A watershed is an area of land that drains all the streams and rainfall to a common outlet such as the outflow of a reservoir, mouth of a bay, or any point along a stream channel. The word watershed is sometimes used interchangeably with drainage basin or catchment. Ridges and hills that separate two watersheds are called the drainage divide. The watershed consists of surface water–lakes, streams, guts, reservoirs, and wetlands–and all the underlying ground water. Larger watersheds contain many smaller watersheds. It all depends on the outflow point; all the land that drains water to the outflow point is the watershed for that outflow location. Watersheds are important because the streamflow and the water quality in the area are affected by things, human-induced or not, happening in the land area “above” the outflow point.
Watersheds hold key purpose to helping sustain life on our planet. Watersheds provide homes and nutrients for wildlife. Our society uses it for farming, manufacturing, transportation and helps to generate power. Our watersheds also help in the regulating of our earth’s temperature.
The benefits and services provided by healthy watersheds are numerous and include reduced vulnerability to invasive species, climate change and future land use changes. Healthy watersheds with natural land cover and soil resources also provide vast carbon storage capabilities, offsetting greenhouse gas emissions. They provide habitats for many animal species, preserve recreation opportunities (i.e. fishing, boating, swimming) and contribute to tourism (hiking, birding etc.). Watersheds are a primary contribution to the quality of our everyday lives. Therefore we must all work together to keep our watersheds healthy!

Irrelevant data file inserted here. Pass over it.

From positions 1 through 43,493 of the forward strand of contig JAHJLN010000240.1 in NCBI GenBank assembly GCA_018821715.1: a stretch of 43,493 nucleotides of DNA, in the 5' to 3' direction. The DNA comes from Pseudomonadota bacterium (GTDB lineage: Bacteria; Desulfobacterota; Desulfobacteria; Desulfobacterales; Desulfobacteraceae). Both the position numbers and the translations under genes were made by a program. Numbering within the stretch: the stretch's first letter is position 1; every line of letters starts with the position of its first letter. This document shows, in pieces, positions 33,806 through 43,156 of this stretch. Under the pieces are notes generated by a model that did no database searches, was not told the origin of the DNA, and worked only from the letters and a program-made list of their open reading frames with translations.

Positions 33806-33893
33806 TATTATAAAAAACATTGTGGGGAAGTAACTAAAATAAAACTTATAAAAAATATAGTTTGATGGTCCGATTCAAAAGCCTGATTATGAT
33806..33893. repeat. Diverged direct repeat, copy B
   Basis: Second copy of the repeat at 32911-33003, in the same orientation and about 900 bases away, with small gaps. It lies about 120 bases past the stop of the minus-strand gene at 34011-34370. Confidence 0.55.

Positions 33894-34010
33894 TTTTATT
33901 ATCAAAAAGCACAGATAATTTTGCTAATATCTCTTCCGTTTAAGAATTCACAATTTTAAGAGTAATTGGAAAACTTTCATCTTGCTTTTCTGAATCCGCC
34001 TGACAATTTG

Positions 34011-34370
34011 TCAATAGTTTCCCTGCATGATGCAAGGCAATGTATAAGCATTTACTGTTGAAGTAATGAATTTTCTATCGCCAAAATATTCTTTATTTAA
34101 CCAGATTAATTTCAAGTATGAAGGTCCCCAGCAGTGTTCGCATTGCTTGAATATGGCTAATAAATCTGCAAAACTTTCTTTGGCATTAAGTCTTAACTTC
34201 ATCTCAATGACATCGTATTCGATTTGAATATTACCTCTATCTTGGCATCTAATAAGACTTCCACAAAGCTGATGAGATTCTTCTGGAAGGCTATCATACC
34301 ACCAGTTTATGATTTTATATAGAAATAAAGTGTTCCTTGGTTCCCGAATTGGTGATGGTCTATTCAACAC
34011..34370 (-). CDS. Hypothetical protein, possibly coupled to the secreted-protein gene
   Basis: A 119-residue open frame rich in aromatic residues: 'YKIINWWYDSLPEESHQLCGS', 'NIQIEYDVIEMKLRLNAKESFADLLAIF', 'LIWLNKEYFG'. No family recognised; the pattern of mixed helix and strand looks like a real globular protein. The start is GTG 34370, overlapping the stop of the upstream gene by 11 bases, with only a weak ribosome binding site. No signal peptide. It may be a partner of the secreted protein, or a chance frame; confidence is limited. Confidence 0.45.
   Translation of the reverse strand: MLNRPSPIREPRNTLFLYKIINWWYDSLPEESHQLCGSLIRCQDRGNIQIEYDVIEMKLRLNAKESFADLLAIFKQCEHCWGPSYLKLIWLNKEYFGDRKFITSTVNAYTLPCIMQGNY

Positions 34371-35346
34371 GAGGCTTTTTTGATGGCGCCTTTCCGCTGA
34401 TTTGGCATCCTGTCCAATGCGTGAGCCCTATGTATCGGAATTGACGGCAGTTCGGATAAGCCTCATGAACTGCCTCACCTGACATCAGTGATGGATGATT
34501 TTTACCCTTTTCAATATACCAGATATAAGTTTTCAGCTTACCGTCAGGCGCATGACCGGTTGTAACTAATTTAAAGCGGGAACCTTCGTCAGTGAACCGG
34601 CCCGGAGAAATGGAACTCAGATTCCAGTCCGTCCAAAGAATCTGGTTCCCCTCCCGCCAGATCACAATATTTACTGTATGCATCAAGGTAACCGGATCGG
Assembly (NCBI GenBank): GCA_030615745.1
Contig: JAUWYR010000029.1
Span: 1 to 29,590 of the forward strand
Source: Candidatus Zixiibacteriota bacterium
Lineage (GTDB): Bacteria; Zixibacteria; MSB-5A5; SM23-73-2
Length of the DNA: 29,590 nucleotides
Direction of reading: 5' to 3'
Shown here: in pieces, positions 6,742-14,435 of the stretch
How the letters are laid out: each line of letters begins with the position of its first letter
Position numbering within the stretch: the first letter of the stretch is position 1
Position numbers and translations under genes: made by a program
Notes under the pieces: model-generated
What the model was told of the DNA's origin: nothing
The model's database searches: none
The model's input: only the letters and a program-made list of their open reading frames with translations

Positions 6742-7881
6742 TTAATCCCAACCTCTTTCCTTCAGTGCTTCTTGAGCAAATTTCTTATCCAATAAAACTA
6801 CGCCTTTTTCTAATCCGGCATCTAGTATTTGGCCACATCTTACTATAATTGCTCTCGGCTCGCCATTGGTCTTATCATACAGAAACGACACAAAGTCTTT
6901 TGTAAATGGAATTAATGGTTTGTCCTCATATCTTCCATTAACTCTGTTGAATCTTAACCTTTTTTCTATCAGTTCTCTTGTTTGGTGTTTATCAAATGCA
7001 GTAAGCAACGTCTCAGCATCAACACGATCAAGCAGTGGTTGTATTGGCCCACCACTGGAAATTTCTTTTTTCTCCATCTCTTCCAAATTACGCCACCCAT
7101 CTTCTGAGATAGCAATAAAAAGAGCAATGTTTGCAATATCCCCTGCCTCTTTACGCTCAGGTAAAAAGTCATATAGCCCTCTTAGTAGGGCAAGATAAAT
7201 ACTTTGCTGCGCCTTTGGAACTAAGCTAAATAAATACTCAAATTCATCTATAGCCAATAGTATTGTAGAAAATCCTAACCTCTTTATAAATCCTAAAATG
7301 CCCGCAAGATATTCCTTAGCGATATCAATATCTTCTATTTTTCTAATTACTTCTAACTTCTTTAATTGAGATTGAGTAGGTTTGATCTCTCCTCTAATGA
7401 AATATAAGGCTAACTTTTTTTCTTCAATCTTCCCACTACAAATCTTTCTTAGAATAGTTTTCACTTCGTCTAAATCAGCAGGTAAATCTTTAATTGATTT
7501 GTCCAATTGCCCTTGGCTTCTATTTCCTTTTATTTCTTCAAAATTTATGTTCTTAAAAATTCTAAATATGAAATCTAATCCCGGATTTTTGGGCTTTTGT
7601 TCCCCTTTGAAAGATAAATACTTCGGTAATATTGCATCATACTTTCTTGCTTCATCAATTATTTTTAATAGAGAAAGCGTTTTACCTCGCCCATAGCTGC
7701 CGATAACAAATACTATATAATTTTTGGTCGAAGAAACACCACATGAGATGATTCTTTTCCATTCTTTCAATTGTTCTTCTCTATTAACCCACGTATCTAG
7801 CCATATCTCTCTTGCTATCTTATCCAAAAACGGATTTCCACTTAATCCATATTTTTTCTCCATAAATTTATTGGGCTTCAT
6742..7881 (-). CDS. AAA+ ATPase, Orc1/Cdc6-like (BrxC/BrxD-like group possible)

Located in northeastern St. Thomas, the Smith Bay watershed is approximately 1.4 sq. miles and is divided into three main sub-watersheds, each draining to Water Bay, Sugar Bay, and Lindquist Beach/Smith Bay. The Smith Bay watershed offers a unique opportunity to compare hydrologic conditions and watershed health between Water Bay and Lindquist Beach sub-watersheds, which represent a heavily urbanized and a relatively undeveloped drainage area, respectively.
Starting in 2015 a two year watershed assessment of the Smith Bay Watershed was conducted as a collaborative effort between the Virgin Islands Conservation Society (VICS), Blue Flag—USVI, the Horsley Witten Group (HW), and the VI Department of Planning and Natural Resources (DPNR), with guidance and input from the Smith Bay Community Action Foundation and funded by DPNR-DEP through a US EPA 319 grant. Coral World Ocean Park was the sole sponsor of matching funds to support community outreach educational activities associated with this effort.
The goals of this project were to inform the public on the causes of the stormwater and non-point source pollution problems they are witnessing in their watershed, offer suggestions for alleviating those issues, and improving overall watershed awareness through education and outreach. Ultimately, it is the intent of this watershed assessment and planning process to better position the community to advance implementation of priority restoration actions.
Top 10 Ways to Improve your Watershed: